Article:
St Albans Fashionista at Waterstone’s evening
- Credit: Archant
AS soon as I sat down in front of Angela Clarke, it was clear she was a fully-fledged fashionista with a passion for glamour.
Adorned with a sparkly clip-on collar and due to hop on the Eurostar to Paris with a pal later that evening, she was every inch a real life Carrie Bradshaw, the super-stylish lead character in the fashion-devoted American TV show Sex and the City.
Shamelessly I wore my favourite Topshop shirt in a bid to impress St Albans writer Angela who, in my head, I feared would be an amalgamation of fashion’s scariest; a cross between Miranda Priestly in the Devil Wears Prada and Anna Wintour.
Instead I was treated to a funny, down-to-earth and intelligent chat from a woman clearly bemused by where she has found herself. A self-confessed “normal person” who had no industry background, she is keen to stress how she worked her way into the inner circle of fashion.
The former fashion agent skyrocketed to the top of the book charts recently with her whistle-blowing debut that lifted the lid on the fast-paced glamorous industry. What started out as an anonymous column for the Daily Mail has become a successful 336-page fashion handbook published by Virgin Books.
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Throughout her 10 years work she shared a taxi with Alexander McQueen, saw Kate Moss dance barefoot, chit-chatted with Manolo Blahnik and owned an enviable 267 pairs of shoes.
The former student of Roundwood Park in Harpenden explained: “I was a very small but significant cog in a very big fashion machine, which meant that I wasn’t important enough for people to notice me and but I had to be there so I got to see a lot of stuff.”
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The 32 year old fell into fashion accidentally after she was dumped by her boyfriend around the start of the millennium and landed a place on the Harrods graduate scheme.
She pinpoints a Christmas-themed summer photo shoot as the moment she fell in love with the fashion world: “I was like ‘oh my God this is amazing, this is something that’s so creative and fun and inspiring’. Here’s something I can do.”
This experience coupled with a chance meeting with the late designer McQueen put stars in Angela’s eyes: “He [Alexander] was so nice, and friendly and lovely and so down to earth.”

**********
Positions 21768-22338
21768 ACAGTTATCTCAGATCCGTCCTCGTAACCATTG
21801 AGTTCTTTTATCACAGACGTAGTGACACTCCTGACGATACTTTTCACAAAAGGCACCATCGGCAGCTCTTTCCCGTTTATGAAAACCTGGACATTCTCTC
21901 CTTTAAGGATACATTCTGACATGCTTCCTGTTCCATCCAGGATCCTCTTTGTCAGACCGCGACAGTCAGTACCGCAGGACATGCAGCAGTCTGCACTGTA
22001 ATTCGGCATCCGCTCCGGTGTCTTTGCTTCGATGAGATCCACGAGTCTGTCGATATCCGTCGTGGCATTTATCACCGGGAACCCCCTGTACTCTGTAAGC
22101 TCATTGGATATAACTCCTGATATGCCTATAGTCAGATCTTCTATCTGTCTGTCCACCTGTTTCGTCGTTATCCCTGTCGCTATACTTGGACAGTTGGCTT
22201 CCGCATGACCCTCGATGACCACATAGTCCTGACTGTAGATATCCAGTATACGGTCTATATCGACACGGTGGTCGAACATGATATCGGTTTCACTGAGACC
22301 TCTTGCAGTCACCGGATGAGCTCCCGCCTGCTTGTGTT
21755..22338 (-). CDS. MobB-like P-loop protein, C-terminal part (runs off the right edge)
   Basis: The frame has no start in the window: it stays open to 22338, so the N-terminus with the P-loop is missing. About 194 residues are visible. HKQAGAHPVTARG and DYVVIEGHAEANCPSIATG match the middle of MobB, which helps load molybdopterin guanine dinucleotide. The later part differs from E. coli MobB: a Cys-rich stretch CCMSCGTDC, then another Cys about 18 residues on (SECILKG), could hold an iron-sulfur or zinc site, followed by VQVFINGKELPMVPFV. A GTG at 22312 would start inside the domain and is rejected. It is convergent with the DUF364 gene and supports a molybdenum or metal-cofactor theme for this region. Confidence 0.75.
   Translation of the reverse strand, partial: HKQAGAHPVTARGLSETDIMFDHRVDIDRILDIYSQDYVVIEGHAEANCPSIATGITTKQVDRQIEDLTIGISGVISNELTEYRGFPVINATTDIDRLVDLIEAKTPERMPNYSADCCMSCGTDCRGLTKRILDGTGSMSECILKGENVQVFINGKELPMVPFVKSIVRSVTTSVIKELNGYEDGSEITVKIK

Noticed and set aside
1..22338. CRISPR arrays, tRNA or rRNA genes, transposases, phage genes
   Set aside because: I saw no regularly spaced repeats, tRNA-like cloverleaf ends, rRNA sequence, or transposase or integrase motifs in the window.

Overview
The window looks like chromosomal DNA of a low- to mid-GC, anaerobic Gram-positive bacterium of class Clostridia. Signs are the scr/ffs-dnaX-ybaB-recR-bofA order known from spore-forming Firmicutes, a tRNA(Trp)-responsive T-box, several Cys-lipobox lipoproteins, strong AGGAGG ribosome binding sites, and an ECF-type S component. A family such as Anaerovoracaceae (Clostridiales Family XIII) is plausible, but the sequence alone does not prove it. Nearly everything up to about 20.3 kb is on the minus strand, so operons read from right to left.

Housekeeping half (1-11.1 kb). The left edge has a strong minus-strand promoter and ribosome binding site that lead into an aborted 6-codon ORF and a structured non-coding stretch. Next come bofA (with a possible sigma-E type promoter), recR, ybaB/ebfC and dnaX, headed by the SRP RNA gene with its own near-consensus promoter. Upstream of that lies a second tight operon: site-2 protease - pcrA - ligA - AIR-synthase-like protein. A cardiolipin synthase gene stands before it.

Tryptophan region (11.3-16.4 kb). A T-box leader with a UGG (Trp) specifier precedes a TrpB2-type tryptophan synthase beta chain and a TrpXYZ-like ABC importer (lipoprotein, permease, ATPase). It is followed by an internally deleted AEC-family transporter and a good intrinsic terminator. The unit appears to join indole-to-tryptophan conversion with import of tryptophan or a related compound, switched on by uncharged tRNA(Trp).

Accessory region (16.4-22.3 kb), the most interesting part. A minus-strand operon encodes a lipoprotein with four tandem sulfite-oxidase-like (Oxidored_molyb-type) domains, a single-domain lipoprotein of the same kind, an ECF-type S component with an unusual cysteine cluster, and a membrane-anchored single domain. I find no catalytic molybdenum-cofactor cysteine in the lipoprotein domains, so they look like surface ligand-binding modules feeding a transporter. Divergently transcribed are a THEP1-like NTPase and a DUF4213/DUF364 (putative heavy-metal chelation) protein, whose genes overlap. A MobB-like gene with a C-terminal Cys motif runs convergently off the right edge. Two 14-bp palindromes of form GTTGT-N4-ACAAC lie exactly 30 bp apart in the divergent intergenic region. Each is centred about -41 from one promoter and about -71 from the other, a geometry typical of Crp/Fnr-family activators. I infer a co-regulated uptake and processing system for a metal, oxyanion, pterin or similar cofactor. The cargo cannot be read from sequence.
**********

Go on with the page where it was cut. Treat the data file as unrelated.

With a wry smile and a hint of sarcasm she mused: “I was like ‘fashion’s got to be amazing right? Everybody’s got to be like that in fashion.”
But not everybody was and she admitted the fun, energetic and vibrant world she immersed herself in often had it’s dark moments: “You do get big egos. It is possible to not look a certain way, but it is difficult. You’re not going to fit in with everyone else, you’re not going to fit in the clothes you get samples of because obviously the sample size is 0.”
Then there were the cake sniffers: “When I first joined the agency the girls that I worked with didn’t eat cake, they sniffed it and then threw it away as they said that way you’ve got all of the benefits and none of the calories.”
But she added: “For every monumental big ego you meet in the fashion world, there’s like eight really nice, down-to-earth people. But they just don’t make quite as interesting stories!”
Her new book Confessions of a Fashionista lifts the lid on her stylish past and although real names are changed, her stories are extremely candid.
The author is not afraid to dish the dirt on herself and admits she doesn’t paint herself in the greatest light, especially in relation to why she said farewell to her job after a decade of success.
Guilty of disappearing up her “Spanx-clad arse”, she felt she had to call it a day: “I just became a total tit and I started to sneer at my friend’s high street handbags and that kind of thing.
“Once you start doing that you have to take a big deep breath and step away, I couldn’t control it and I wasn’t able to exist in that industry and still be a decent person.”
When asked if she was worried she would be reprimanded for being a whisteblower with her book she replied: “I was scared, I was very scared of upsetting people. I don’t like to upset people which will seem very funny when you read the book.
“I like making people laugh and I tend to side on wry observational humour but not everybody wants jokes told about them.
“No one has bludgeoned me to death yet with stilettos,” she joked.
With two other books in the pipeline, Angela is more than pleased with her new profession: “I’m very happy out of the industry. It was a fantastic place. I was in my 20s and had a ball. I had great memories and great friends but I’ve moved on.
“I’ve learnt that if all else fails go to Topshop. Don’t bother dieting just wear Spanx and if possible wear two pairs. And also, nothing – no matter how great the shoes or bags are – is worth more than people you really love and care about.”
Angela will be appearing at 7.30pm tonight at Waterstones in St Peter’s Street, St Albans. And if you’re still wondering, my shirt got the seal of approval (after all, it was from Topshop).